Masonic Gavel

The Masonic Gavel is used by the three highest officers of the lodge while conducting business in a tiled lodge meeting. That includes the Worshipful Master, Senior and Junior Wardens. The Gavels are symbols of their office and used to indicate when something has concluded or even to get the brethren’s attention. The Gavel is used to maintain order during a Masonic meeting.

Operative Stonemasons used gavels to shape stones in order to fit them into place more perfectly. Freemasons use gavels as a symbol to remind them of the

There are two types of gavels commonly used in Freemasonry. The common gavel, and the setting maul. The common gavel has a flat end and a shaped end. It is used by stonemasons to break off large chunks of detritus as well as smaller pieces to smooth out the final parts of stone. The setting maul has a heavy flat bottom with a single handle on top. It is used by stonemasons to hammer in the stone and set it into place without damaging the surfaces of the stones themselves.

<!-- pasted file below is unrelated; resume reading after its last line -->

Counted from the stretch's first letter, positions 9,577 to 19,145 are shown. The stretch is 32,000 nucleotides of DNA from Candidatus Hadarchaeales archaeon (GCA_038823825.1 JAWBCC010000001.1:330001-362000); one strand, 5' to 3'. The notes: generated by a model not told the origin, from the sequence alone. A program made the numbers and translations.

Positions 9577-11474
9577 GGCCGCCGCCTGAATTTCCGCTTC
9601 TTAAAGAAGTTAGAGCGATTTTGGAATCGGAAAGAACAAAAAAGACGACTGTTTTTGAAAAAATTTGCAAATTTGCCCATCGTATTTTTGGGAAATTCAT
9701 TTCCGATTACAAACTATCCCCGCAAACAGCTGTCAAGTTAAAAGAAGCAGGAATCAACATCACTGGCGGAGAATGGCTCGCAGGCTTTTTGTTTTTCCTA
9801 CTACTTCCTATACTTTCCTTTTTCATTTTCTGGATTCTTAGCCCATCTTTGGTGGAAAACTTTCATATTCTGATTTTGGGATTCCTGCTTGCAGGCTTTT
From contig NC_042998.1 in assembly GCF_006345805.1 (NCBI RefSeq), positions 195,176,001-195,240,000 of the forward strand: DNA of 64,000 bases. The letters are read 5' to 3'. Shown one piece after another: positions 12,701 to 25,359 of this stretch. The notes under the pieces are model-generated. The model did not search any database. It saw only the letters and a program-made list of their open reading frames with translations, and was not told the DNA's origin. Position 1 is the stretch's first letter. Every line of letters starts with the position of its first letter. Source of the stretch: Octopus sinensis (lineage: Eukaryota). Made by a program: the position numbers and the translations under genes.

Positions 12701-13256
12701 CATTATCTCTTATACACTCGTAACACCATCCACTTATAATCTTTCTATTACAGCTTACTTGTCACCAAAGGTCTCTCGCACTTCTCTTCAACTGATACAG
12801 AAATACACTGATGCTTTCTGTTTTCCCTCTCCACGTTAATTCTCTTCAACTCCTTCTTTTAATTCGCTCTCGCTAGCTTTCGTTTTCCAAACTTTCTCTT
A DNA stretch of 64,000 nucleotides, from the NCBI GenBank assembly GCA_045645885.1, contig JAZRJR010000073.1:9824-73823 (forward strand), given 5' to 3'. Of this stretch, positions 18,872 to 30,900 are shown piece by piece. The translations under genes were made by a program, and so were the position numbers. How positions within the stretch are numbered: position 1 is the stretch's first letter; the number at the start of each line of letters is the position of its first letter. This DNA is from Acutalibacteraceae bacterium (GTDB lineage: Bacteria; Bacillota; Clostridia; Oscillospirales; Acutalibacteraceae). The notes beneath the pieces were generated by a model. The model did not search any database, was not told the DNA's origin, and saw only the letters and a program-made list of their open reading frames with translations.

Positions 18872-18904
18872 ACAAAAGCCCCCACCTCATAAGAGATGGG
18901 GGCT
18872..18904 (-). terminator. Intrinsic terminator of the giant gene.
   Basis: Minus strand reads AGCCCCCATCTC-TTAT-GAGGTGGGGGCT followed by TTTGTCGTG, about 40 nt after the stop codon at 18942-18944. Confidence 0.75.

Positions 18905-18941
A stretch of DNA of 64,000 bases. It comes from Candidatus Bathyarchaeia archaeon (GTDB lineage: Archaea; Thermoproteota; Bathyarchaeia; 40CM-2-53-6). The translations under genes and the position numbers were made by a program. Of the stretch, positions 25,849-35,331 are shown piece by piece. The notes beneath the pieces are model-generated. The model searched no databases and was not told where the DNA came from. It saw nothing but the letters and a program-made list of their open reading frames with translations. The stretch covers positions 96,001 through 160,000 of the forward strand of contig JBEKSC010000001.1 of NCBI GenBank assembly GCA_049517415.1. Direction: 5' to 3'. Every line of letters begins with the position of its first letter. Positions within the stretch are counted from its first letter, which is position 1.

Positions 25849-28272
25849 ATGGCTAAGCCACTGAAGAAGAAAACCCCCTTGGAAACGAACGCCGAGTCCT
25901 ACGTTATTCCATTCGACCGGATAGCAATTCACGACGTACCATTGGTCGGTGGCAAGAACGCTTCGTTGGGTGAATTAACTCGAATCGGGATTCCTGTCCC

Some Masonic districts have created a program commonly called the “Traveling Gavel”. It is done to encourage Masonic visitations. This specially engraved gavel is proudly displayed whenever a lodge that has won it, opens a meeting. When another lodge does an official visit during a stated meeting, and has more members than the hosting lodge, then the visitors will win the gavel.

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